9781888569605-ch44

Benthic Habitats and the Effects of Fishing

Linking Fisheries to Benthic Habitats at Multiple Scales: Eastern Scotian Shelf Haddock

John T. Anderson, Jim E. Simon, Don C. Gordon, and Peter C. Hurley

doi: https://doi.org/10.47886/9781888569605.ch44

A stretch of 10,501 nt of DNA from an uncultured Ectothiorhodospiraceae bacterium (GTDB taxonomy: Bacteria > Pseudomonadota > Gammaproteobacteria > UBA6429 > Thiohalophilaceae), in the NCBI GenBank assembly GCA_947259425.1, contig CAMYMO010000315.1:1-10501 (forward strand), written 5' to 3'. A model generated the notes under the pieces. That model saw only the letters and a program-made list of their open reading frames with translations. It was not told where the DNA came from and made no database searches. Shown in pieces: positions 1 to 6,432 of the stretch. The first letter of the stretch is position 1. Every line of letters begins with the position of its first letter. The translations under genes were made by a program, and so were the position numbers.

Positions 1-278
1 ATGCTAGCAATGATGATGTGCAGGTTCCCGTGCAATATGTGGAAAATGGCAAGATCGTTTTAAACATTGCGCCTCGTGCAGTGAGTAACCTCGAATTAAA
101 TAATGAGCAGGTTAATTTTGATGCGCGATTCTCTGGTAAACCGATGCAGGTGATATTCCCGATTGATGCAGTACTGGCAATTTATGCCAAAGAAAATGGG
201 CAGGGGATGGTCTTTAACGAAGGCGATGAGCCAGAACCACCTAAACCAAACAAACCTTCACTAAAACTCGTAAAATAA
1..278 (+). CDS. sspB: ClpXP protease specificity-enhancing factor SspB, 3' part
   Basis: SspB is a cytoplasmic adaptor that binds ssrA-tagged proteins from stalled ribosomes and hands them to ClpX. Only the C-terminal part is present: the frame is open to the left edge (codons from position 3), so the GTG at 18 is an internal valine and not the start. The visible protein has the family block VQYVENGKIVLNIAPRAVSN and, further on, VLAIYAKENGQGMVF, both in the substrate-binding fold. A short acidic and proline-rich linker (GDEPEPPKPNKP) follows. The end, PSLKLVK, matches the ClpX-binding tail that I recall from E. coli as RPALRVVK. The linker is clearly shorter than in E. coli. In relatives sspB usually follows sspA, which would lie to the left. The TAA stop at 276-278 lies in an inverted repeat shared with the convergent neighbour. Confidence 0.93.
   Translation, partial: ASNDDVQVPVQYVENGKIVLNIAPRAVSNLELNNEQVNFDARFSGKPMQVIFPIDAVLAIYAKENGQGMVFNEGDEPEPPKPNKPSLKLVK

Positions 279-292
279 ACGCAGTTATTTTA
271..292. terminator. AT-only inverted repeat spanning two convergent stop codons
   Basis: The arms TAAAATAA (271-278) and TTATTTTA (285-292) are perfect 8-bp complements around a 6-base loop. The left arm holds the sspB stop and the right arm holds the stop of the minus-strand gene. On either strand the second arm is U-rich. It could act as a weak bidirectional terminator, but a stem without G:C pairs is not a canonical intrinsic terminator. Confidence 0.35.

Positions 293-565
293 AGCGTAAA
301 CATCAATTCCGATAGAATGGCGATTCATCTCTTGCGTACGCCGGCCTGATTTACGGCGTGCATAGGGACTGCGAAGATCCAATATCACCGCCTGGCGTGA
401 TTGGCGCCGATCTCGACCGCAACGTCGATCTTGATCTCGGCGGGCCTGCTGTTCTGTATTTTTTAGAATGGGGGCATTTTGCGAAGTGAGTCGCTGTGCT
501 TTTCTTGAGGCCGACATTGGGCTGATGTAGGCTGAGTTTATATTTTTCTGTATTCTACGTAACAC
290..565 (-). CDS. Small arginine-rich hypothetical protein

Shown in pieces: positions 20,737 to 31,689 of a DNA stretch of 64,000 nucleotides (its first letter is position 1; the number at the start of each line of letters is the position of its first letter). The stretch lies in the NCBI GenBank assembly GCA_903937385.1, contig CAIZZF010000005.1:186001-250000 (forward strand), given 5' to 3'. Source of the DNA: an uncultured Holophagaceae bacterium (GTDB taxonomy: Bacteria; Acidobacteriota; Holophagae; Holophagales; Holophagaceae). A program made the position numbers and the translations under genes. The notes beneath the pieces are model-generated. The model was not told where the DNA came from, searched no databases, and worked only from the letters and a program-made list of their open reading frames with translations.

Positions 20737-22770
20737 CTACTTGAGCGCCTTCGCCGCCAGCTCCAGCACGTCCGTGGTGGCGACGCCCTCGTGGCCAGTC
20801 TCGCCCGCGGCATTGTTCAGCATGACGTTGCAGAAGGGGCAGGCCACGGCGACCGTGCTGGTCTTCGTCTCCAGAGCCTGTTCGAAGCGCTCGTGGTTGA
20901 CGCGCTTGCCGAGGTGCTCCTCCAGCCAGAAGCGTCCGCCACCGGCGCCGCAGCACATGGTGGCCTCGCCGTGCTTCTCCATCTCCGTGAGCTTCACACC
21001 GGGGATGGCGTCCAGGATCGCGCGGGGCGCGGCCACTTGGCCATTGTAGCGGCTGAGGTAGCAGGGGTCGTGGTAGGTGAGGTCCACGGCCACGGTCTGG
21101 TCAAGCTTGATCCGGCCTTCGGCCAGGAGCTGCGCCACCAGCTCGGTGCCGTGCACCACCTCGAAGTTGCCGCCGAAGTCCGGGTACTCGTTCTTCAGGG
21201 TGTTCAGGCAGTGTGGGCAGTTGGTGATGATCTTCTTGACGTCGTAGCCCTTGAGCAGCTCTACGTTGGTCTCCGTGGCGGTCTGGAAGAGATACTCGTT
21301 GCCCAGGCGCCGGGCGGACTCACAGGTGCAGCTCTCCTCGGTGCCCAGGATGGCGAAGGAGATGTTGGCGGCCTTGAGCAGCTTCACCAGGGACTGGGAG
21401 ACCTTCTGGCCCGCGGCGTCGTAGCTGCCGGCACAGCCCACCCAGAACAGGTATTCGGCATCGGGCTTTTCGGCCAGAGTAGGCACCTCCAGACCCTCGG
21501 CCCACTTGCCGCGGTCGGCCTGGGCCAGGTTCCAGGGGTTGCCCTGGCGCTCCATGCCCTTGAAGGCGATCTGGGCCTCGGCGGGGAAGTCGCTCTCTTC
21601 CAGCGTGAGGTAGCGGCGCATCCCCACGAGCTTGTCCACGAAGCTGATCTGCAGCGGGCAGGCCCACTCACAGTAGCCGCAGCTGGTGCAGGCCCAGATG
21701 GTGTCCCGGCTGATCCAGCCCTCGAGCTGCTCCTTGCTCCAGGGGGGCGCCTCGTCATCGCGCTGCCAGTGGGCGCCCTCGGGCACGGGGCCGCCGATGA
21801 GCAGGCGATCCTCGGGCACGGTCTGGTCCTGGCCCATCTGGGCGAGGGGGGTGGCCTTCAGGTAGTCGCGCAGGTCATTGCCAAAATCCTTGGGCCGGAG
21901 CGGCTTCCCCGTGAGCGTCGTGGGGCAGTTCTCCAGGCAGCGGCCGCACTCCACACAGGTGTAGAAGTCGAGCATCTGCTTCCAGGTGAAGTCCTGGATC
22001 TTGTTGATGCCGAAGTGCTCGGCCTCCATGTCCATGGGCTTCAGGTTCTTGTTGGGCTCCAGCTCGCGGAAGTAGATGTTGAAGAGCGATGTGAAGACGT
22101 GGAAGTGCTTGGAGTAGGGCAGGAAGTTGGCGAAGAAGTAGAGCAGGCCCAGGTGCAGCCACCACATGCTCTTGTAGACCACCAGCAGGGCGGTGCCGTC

Abstract. Historical distributions (n = 32y) of age-1 juvenile haddock Melanogrammus aeglefinus from the eastern Scotian Shelf population varied linearly with year-class strength, indicating a dependence on demersal habitats. Distributions of haddock ages 2–5 were weakly density dependent, indicating weaker associations with benthic habitats. The preferred areas (≥75%) of occurrence for age-1 haddock changed with the spatial scale of analysis. As bin size was reduced from 1,342 km2 (400 nm2) to 755 km2 (225 nm2) to 336 km2 (100 nm2) to 84 km2 (25 nm2), the boundaries of preferred areas shifted in location and the total area increased in size. As the spatial scale of bin size was reduced, the frequency of missing data increased, making it difficult to determine the true nature and extent of high-preference areas. The historical data indicated that preferred areas occur at the smallest scale analyzed of approximately 100 km2. Therefore, preferred areas (≥75% occurrence) and nonpreferred (≤25% occurrence) areas 10 km by 10 km were selected on three banks of differing size for directed studies. Acoustic surveys were carried out in the selected study areas using a normal incidence echosounder to determine fine-scale (16–18 m) bathymetric structure. These areas ranged in mean depths from 42 to 84 m. Bathymetric relief (m/km) was always greater in preferred areas within each bank. Spatial auto-correlation of bathymetric relief had smaller decorrelation scales for preferred areas within banks. Preferred areas for age-1 haddock were always more rugged at finer spatial scales than nonpreferred areas, indicating that preferred habitats may be more complex. There was a bank-scale dependency in surface structure where smaller banks were less rugged at finer spatial scales. We hypothesize that there may be a bank-dependent scaling of habitats where larger banks have a greater variety of habitats that span a greater range of spatial scales.